When pressed, de la Vega admits that if she could choose, she'd rather be working in a brick-and-mortar restaurant instead of a truck, where space is limited and the temperature can quickly rise to 120 degrees. However, at the end of the day, both restaurants and food carts aim for the same goal ⎯ "empty plates," she says. "That is the best thing."
And she's certainly proud to join the ranks of street vendors, a celebrated position in Mexico: "There's a wide variety of street food in Mexico, from tacos to empanadas to tortas," she says. "It's more than food; it's a cultural expression. One person makes one thing, and he or she is the master of making that one thing." If de la Vega's rapidly rising street cred is to be believed, she has undeniably achieved the status as a master of Mexican cooking.
America is a country of pioneers, and Jerome Chang, born to Taiwanese immigrants, can justifiably be considered one of them. In 2007, Chang became one of a handful of trailblazers forging the way for a new class of gourmet food carts, with Dessert Truck. The now-iconic vehicle, painted with the brand's whimsical logo, serves delicious, epicurean sweets of a caliber typically found only in top-tier restaurants.
A mouth-watering sampling of the sophisticated desserts offered on the truck includes Warm Molten Chocolate Cake with an olive oil ganache center, roasted pistachios, and vanilla ice cream; Goat Cheese Cheesecake with rosemary caramel and quince; and Espresso Panna Cotta with coffee-lavender ice cream, Nutella, and caramelized almonds. The crowning achievement, though, is the Chocolate Bread Pudding with Bacon Crème Anglaise, recently featured on an episode of Throwdown with Bobby Flay. Dessert Truck's version was declared the winner in a blind taste-test by the public.
Like all pioneers, Chang faced many difficulties and challenges. Street food of the day was limited largely to hot dogs, pretzels, and halal food; there was no model for vendors serving high-end food on the street. "I basically set up a business model by myself," he says. Everything, from the concept to the permits to the food preparations, was new territory to be mapped out. "Even finding the right packaging was hard, because no one thought of gourmet desserts in an ice cream context, where you could walk down the street and grab something you could enjoy on a nice day," explains Chang. And despite its overwhelmingly popular reception on the streets, the truck weathered many setbacks, including a shutdown ordered by the New York City government in 2009, until the team worked out the kinks.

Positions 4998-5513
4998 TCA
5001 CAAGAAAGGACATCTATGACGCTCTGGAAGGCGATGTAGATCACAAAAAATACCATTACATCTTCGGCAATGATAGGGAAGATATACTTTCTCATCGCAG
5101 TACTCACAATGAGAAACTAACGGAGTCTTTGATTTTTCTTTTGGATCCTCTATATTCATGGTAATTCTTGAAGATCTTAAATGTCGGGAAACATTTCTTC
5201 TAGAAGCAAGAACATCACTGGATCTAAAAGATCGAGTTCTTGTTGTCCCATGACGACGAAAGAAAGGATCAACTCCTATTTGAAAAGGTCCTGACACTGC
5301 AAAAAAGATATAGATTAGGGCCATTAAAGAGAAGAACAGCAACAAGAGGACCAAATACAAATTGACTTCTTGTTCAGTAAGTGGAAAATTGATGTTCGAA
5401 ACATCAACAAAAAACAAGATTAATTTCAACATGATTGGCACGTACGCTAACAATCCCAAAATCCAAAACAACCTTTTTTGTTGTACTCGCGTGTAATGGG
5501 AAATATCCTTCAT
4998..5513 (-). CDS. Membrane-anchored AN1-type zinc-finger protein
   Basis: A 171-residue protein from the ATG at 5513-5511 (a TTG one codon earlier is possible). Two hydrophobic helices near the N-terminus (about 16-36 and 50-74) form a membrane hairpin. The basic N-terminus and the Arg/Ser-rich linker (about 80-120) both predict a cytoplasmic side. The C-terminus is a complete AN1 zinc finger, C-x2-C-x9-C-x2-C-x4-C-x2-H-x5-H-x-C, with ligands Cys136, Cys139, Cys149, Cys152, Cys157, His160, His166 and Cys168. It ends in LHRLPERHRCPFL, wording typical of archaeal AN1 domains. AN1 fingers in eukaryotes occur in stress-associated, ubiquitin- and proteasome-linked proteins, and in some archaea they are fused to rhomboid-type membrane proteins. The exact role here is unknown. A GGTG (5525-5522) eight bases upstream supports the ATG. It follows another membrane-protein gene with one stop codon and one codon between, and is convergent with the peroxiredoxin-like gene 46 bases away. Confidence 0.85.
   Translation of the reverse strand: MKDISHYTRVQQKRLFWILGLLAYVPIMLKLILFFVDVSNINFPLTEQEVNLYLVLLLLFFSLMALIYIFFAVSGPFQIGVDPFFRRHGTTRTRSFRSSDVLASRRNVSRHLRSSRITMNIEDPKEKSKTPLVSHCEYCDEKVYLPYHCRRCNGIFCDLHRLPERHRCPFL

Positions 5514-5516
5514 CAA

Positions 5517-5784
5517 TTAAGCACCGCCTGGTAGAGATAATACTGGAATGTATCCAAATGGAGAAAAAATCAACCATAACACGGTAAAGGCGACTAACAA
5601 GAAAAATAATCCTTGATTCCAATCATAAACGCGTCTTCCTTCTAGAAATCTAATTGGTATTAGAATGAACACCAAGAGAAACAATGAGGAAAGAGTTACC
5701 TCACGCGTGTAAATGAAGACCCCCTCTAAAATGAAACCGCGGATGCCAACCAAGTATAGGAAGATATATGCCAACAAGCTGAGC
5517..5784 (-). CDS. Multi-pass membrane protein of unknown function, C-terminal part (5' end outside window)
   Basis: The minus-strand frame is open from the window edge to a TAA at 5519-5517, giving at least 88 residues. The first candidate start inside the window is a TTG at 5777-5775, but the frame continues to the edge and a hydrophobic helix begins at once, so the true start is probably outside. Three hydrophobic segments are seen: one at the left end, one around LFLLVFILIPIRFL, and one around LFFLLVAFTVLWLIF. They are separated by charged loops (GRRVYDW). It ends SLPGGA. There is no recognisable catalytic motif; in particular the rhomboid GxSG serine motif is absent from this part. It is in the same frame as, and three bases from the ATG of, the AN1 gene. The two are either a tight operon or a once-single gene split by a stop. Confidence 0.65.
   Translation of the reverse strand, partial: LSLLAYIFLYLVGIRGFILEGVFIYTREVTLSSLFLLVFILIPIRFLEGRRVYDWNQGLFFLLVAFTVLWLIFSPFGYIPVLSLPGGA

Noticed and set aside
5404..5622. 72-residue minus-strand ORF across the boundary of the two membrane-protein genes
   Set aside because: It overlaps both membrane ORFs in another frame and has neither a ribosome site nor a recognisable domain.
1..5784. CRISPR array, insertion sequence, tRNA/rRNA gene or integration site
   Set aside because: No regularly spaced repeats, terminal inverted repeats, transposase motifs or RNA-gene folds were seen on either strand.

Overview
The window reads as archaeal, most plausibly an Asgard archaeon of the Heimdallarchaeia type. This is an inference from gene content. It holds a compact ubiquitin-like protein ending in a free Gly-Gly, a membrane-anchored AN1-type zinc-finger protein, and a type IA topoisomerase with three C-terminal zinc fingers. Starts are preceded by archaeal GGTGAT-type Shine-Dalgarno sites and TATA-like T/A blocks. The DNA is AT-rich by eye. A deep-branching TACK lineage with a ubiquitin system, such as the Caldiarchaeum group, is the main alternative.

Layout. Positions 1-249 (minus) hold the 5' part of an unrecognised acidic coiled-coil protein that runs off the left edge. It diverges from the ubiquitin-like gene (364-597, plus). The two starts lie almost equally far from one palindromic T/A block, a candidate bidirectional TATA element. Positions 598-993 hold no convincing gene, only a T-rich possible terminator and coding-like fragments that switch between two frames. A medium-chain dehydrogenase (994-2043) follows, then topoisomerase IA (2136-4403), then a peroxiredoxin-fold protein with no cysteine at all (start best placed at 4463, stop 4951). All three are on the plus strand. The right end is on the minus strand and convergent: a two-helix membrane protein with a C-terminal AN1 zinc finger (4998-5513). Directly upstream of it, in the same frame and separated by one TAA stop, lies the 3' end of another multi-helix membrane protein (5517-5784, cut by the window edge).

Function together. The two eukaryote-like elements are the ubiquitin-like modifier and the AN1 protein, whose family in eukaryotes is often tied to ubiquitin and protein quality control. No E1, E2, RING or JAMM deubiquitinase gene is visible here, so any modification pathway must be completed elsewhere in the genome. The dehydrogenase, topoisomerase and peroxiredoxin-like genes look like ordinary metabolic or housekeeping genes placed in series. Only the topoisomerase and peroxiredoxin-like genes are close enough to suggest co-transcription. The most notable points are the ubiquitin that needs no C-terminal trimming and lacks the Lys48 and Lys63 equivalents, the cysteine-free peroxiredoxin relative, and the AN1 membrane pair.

And while New York City still wrestles with establishing a system capable of accommodating the growing number of, and increasing demand for, food carts, street cuisine continues to evolve dramatically from its humble beginnings. High-quality food on the streets of Manhattan today is commonplace. For his part, Chang will accept only partial credit for the transformation⎯he believes it was inevitable. "There was a desperate need for good food to be affordable and accessible to people. If Dessert Truck hadn't come along, something else would have."
Chang's drive to democratize desserts in this country was influenced by his ties to Asia. On trips to his family's native Taiwan, he was inspired by the abundance of fantastic food available outdoors. "In Taiwan," he says, "the best food is on the streets and in the night markets. In New York, the best food is expensive, and it requires you to get dressed up and make reservations. That's why I wanted to start Dessert Truck."
As a chef, Chang is excited about the growing culinary movement that places emphasis, first and foremost, on the food. "All around the world, especially in East Asia and Taiwan," he says, "people don't care where their food comes from as long as it's properly prepared in a clean setting and it tastes great. Here, we have been focusing too much on the superficial elements of dining out. That's changing with the way we are paying more attention to how we source ingredients and how [dishes are] made, and food trucks are just a part of that movement."